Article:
Elephants are proving just as smart as chimps in many areas—if not smarter
Published: 17 November 2006 (GMT+10)
Elephants are highly intelligent, use tools, and mourn their dead. They create complex social relationships, exhibit a wide spectrum of emotions, and even imitate human language. Although chimpanzees are very intelligent, social, and emotional animals, elephants rival, and even surpass chimpanzees in many of these human-like attributes. Of course, when chimps demonstrate such things, evolutionists are quick to use this to reinforce the belief that they are ultra-close to humans on the evolutionary ‘tree’. But elephants are not supposed to be.
Elephants are extremely intelligent. They possess advanced memories and a self-awareness that can match any chimpanzee. Ironically, elephants have a paltry 0.2% brain size relative to their overall body size.1 Compare this with chimpanzees at about 0.8%,2 and humans at 2.3%,3 and you would think that elephants would be mental midgets. This is clear-cut evidence that relative brain size is not crucial when assessing a creature’s intelligence. Such ‘mind skills’ are all about the internal hard-wiring.
Social Structure and Emotional Capacity
Elephant social structure is based on a highly cohesive, matriarchal society. Elephants express an array of emotions and establish close, family bonds. They play, fight, cry, greet one another, and show special concern for their young.
Elephants also mourn their dead, often grieving and gathering together to guard the bodies for days. They have even been known to ‘bury’ them with vegetation.4 In addition, they have been observed becoming highly agitated and showing great interest in the bones, skulls, and ivory of other, long-dead elephants.5 Chimpanzees, on the other hand, interact with the bodies of their dead social partners, but leave once the body starts to decompose.6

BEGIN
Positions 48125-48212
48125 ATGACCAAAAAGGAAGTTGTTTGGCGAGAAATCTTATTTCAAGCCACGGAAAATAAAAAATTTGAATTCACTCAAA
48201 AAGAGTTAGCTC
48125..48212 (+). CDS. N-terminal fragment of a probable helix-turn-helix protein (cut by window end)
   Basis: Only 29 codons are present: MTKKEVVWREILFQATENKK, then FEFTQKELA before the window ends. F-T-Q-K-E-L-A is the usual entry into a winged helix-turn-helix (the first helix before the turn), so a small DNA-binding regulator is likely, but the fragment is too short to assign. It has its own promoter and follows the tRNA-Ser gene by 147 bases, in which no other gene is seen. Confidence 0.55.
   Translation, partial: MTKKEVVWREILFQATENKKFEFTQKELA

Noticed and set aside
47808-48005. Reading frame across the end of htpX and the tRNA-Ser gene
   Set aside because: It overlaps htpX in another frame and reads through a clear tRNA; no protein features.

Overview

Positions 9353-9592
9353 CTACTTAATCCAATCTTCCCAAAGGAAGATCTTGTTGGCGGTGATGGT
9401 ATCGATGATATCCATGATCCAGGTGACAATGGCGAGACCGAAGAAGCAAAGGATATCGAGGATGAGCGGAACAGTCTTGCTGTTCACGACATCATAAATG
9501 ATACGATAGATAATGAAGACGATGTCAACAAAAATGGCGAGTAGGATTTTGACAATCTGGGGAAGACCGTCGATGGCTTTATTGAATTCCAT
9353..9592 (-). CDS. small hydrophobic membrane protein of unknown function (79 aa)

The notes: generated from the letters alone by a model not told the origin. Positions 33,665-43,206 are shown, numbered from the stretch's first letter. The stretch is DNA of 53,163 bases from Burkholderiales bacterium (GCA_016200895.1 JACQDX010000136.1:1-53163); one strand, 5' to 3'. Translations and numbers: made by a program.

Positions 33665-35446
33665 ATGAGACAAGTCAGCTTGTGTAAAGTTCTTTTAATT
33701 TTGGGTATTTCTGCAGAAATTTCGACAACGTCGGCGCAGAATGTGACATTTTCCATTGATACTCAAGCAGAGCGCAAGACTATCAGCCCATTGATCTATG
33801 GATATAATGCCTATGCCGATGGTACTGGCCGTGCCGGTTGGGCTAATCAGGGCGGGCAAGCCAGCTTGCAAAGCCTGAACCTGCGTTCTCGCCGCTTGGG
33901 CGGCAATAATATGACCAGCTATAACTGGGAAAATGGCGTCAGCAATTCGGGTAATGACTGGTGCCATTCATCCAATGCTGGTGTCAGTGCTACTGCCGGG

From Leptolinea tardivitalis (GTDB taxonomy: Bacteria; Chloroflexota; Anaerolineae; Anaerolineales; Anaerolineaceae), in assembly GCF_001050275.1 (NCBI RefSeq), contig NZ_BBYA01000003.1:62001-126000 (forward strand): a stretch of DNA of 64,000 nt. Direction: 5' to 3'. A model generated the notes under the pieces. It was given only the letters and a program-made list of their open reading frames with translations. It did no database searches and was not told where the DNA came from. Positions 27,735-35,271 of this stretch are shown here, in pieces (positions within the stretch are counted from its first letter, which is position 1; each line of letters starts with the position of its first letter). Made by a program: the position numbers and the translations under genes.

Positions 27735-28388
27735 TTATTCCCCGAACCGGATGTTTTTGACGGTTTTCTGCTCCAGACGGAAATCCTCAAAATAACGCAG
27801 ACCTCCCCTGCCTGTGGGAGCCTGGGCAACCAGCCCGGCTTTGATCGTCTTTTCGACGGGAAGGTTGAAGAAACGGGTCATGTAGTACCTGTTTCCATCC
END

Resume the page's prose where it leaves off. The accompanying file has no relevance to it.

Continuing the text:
Elephants are highly skilled tool users. Older matriarchs teach their young how to use sticks to swat flies from their bodies and to use scraps of vegetation to scratch themselves.7 Also, elephants have been observed stripping leaves off of small branches and creating new designs to swat flies. This type of tool use is just as advanced as that of any great ape.
Elephants are outstanding artists in the animal kingdom. They are known to make sketches on the ground, using their trunks to manipulate a stick. Even more impressive, several Thai elephants have been taught to paint abstract art in full view of zoo enthusiasts.8 It is not clear whether they truly understand what they are doing, but their ability to apply human instruction to the canvas is just as skillful as that of any chimpanzee.
Recently, an elephant living in a South Korean zoo was recorded speaking eight Korean words.9 The elephant “speaks” by placing his trunk in his mouth, and shaking it while exhaling. A spectrogram revealed that the elephant’s voice frequency was nearly identical to that of his keeper’s. It is unclear whether or not the elephant is merely practicing the art of imitation or actually comprehends simple language. Zoo keepers, veterinarians, and scientists plan to conduct more studies.
Perhaps, elephants will now begin to receive thousands of hours of intense language training, just as chimpanzees have been receiving for years. It is not inconceivable that elephants might turn out to surpass chimpanzees in understanding and even vocalizing human language. This is already the case for some birds—see Bird-Brain Matches Chimps and Petulant Parrot Proves a Point.
Strip away the media hype and evolutionary spin, and the empirical evidence reveals that elephants rival, and even surpass, chimpanzees in many areas of intelligence, self-awareness, social complexity, emotional capacity, tool use, artistic and linguistic ability.
The Bible makes it clear that elephants10 and chimpanzees11 were created as distinct, animal ‘kinds’. However, human beings were specially created in the image of God with an intellectual, technological, emotional, and spiritual capacity far superior to any animal. Chimps are not human relatives any more than birds or elephants are, so when any other group of animals rivals chimps in ‘closeness to humans’, it may surprise evolutionists, but not creationists.
- Sodera, One Small Speck to Man, pp. 429–430. Return to text.
- Ref. 1 Return to text.
- Ref. 1 Return to text.
- http://news.bbc.co.uk/2/hi/africa/3818833.stm. Return to text.
- http://www.abc.net.au/science/news/stories/2005/1497634.htm. Return to text.
- Ref. 5 Return to text.
- http://www.bbc.co.uk/nature/animals/features/302feature1.shtml. Return to text.
- http://www.elephantart.com/catalog/thailand.php Return to text.
- http://cbs13.com/topstories/local_story_251103255.html. Return to text.
- Weston, P., Heard of elephants? Creation 21(4):28–32, 1999. Return to text.
- DeWitt, D., Chimp genome sequence very different from man; Journal of Creation 19(3):4–5, 2005. Return to text.